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One good thing about rain

RecipeSwap: Garden Fresh Potato Salad, Cheese Baked Zucchini, Cucumber Cream Soup, and more!

 photos: thinkstock

Was your garden slow to start this spring? Mine limped along too. Then we had that little sprinkle over the July long weekend.

Outside inspecting it the first dry evening afterward, I found masses of squeaky pea vines, huge frilly lettuces, bouquets of basil and parsley, zucchini plants that may take over the planet, dill everywhere, and soon-to-be tomatoes and cucumbers galore. Weeds too, naturally, but lamb’s quarters can taste pretty good.

You can get too much of a good thing, like rain that won’t stop, but this flush of flavour, colour and scent when it finally does isn’t one of them. The garden is now a great big walk-in salad.

Garden Fresh Potato Salad

No two potato salads are alike. Dijon mustard really adds depth of flavour to potato salad.

  • 1-1/2 lb. small red potatoes, quartered
  • 2 carrots, thinly sliced
  • 1/4 c. vinegar
  • 1 tbsp. Dijon mustard
  • 3/4 tsp. salt
  • 1/2 tsp. black pepper
  • 6 radishes, thinly sliced
  • 4 green onions, thinly sliced
  • 1 red pepper, diced
  • 1 rib celery, thinly sliced
  • 3/4 c. plain yogurt
  • 2 tbsp. mayonnaise

In a large pot of boiling water, cook potatoes for 18 minutes. Add carrots and cook until vegetables are tender; drain well. Meanwhile, in a large serving bowl, whisk together vinegar, mustard, salt and pepper. Add warm potatoes and carrots and toss well to coat.

Add radishes, onions, pepper and celery and toss to combine. Add yogurt and mayonnaise; stir gently to combine and serve.

Serves 4

Spinach Super Salad

Cool weather and rain produce abundant lettuce and spinach. Here’s a way to make a salad meal with it.

  • 4 c. torn spinach leaves
  • 1/2 head leaf lettuce, torn into bite-size pieces
  • 2 c. alfalfa sprouts
  • 1/4 lb. mushrooms, sliced
  • 1 large tomato, cut in chunks
  • 2 green onions, chopped
  • 1/2 c. feta cheese, crumbled
  • 1 hard-cooked egg, peeled and coarsely chopped

Buttermilk herb dressing

  • 1 c. buttermilk
  • 2/3 c. plain yogurt
  • 1/4 c. vegetable oil
  • 1 tbsp. white vinegar
  • 3 tbsp. fresh dill, chopped
  • 1 tsp. Dijon mustard
  • 1/2 tsp. salt
  • 1 clove garlic, minced
  • Pepper
  • 1/3 c. fresh parsley, chopped

In a large salad bowl, toss spinach, lettuce and alfalfa sprouts. Sprinkle with mushrooms, tomato, green onions, feta cheese and egg.

Buttermilk herb dressing: In a mixing bowl; combine all ingredients. Using whisk, mix well. Cover and refrigerate for up to one week.

Pour desired amount of dressing over salad.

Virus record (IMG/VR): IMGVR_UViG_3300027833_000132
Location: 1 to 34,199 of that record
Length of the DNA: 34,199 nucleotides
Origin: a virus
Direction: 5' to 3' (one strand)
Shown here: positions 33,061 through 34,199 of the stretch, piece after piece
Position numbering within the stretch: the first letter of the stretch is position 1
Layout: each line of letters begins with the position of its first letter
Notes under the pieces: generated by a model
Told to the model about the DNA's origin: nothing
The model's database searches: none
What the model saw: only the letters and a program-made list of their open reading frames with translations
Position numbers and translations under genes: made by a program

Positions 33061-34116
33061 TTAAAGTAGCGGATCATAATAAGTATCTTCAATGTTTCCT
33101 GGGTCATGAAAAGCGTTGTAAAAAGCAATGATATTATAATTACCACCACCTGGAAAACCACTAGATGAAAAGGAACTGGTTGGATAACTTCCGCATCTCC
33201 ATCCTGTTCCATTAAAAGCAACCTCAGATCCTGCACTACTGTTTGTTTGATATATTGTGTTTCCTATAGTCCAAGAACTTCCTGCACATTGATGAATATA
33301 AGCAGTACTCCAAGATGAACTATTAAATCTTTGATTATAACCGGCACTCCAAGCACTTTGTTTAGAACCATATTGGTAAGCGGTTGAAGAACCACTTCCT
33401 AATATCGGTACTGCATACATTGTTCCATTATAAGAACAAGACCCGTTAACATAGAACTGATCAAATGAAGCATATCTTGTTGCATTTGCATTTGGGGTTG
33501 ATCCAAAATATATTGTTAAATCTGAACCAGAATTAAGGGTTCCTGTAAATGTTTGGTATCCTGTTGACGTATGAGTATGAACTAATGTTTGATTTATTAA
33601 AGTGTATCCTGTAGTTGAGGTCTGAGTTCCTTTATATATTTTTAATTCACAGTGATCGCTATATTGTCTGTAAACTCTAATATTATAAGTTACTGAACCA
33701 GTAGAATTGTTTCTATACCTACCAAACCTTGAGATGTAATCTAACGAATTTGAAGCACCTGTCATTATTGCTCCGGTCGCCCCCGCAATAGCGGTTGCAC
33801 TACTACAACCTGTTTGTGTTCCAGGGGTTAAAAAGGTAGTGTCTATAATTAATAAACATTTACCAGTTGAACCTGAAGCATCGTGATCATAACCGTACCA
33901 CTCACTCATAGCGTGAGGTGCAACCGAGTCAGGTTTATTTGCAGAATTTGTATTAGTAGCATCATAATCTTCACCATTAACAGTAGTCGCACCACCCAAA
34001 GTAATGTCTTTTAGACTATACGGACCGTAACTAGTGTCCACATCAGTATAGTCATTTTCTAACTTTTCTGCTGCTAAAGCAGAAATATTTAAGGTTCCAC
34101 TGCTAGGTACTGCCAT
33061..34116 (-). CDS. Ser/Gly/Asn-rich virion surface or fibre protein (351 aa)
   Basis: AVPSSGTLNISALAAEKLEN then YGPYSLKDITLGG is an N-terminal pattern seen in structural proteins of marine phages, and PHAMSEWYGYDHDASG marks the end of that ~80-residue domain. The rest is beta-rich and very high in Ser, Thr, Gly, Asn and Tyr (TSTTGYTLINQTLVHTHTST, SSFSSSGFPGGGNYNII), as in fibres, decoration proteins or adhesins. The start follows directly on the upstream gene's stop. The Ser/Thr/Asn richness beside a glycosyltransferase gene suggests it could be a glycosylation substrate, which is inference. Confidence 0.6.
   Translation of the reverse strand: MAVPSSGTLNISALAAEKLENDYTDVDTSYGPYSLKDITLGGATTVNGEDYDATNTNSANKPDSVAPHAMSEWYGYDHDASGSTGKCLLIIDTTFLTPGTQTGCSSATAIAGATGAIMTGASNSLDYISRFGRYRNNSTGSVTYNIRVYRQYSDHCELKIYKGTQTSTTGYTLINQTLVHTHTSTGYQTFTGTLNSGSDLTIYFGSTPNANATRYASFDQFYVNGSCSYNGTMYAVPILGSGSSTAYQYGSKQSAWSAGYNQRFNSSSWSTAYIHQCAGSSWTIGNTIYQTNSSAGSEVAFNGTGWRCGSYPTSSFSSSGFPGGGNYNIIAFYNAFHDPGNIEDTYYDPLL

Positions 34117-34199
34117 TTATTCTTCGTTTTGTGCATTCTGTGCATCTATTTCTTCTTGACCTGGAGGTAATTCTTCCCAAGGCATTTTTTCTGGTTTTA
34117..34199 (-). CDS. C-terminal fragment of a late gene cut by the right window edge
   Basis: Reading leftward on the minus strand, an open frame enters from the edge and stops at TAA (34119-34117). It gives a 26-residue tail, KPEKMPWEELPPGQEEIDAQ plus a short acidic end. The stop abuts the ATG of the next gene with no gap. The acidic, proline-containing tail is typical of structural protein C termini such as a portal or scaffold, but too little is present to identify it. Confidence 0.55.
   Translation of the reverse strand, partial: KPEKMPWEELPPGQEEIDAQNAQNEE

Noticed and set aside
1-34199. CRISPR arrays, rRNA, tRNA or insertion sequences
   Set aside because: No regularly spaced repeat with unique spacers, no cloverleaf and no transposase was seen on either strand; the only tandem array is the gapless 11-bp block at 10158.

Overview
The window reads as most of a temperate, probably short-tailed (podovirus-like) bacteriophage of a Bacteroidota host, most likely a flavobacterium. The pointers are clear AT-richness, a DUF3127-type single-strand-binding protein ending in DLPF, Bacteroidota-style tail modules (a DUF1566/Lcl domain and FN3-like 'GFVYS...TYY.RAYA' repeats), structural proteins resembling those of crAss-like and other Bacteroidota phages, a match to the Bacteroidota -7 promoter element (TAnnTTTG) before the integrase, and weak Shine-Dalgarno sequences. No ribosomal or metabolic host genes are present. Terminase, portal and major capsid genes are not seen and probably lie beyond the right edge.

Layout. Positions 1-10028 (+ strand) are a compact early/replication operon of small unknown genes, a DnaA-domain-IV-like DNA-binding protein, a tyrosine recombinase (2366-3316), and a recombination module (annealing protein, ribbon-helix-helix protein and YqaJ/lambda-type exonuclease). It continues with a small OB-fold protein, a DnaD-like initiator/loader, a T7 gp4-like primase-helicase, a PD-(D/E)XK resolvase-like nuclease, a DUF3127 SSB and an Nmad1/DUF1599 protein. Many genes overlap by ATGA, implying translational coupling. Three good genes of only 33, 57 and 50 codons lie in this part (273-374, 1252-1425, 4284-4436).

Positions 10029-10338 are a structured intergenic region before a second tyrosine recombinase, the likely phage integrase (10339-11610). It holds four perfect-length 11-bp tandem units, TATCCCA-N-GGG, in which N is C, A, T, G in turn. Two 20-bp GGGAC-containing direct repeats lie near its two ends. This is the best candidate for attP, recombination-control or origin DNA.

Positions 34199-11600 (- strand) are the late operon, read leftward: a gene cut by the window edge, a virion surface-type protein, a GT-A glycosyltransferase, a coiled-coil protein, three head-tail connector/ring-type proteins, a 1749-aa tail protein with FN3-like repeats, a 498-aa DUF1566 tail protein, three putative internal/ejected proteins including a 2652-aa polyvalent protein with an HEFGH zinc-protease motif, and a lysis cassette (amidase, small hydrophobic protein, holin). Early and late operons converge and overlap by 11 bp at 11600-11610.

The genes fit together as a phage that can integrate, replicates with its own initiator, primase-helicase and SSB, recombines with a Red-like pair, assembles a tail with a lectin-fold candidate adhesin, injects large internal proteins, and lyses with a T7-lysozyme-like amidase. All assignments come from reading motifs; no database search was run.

Serves 4

Cheese Baked Zucchini

This recipe is high-summer Italian eating — simple, delicious, light. It’s a perfect side dish or even a very light supper on the hottest days.

  • 4 medium zucchini
  • 2 tbsp. extra-virgin olive oil
  • 4 oz. mozzarella cheese, thinly sliced
  • 2 large tomatoes, seeded and diced
  • 2 tsp. fresh oregano or basil, chopped

Slice zucchini lengthwise into 4 strips each. Brush with oil and place on cookie sheet. Bake in preheated 400 F oven for 10 minutes without letting them get too floppy.

Remove zucchini from oven. Arrange slices of cheese on top and sprinkle with diced tomatoes and herbs. Return to oven for five minutes or until cheese melts. Remove from oven and transfer to serving plate.

Serves 4

Chickpea and Cucumber Salad

This makes a wonderful light supper and you can change it up as you like. A can of chickpeas is a quick substitute for dried called for in this recipe.

  • 1-1/2 c. dried chickpeas
  • 1 small English cucumber
  • 2 small tomatoes
  • 1 red onion
  • 3 tbsp. fresh parsley, chopped
  • 1/2 c. pitted black olives
  • 1 tbsp. lemon juice
  • 3 tbsp. olive oil
  • 1 clove garlic, crushed
  • 1 tsp. honey

Place chickpeas in a large bowl and cover with cold water. Leave to soak overnight. Drain; place in pan, cover with fresh water and cook for 25 minutes or until just tender. Drain and allow to cool. Slice cucumber. Cut tomatoes into cubes and finely chop onion.

Combine chickpeas, cucumber, tomato, onion, parsley and olives in a serving bowl. Place lemon juice, oil, garlic and honey in a small screw-top jar and shake well. Pour dressing over salad and toss lightly to combine.

Serves 6

Cucumber Cream Soup

I love to grow lots of cucumber every summer, but often lack recipes to use it. This is one of my favourite summer soups, delicious for a hot July lunch.

  • 3 medium cucumbers, peeled and cut into cubes
  • 1 clove garlic, halved
  • 3 tbsp. each parsley and onion, chopped
  • 1 c. chicken or vegetable broth
  • 3 tbsp. white wine vinegar
  • 2 c. plain yogurt
  • 1 c. sour cream
  • Salt and pepper to taste

In a blender; combine cucumbers, garlic, parsley, onion, broth and vinegar; whirl until well blended. Pour about half the mixture into a small container; set aside.

Add about half the yogurt and half the sour cream to cucumber mixture remaining in blender. Whirl until smooth; pour into a small bowl. Repeat with reserved cucumber mixture and remaining yogurt and sour cream. Season soup to taste with salt and pepper. Cover and refrigerate for at least 4 hours or until next day. Stir well, then pour into small serving bowls.

Serves 6

All recipes above courtesy of Peak of the Market

About the author


Lorraine Stevenson

Lorraine Stevenson is a reporter and photographer for the Manitoba Co-operator with 25 years experience writing news and features. She was previously a reporter with the Farmers Independent Weekly and has also written for community newspapers in Winnipeg and Manitoba's Interlake.



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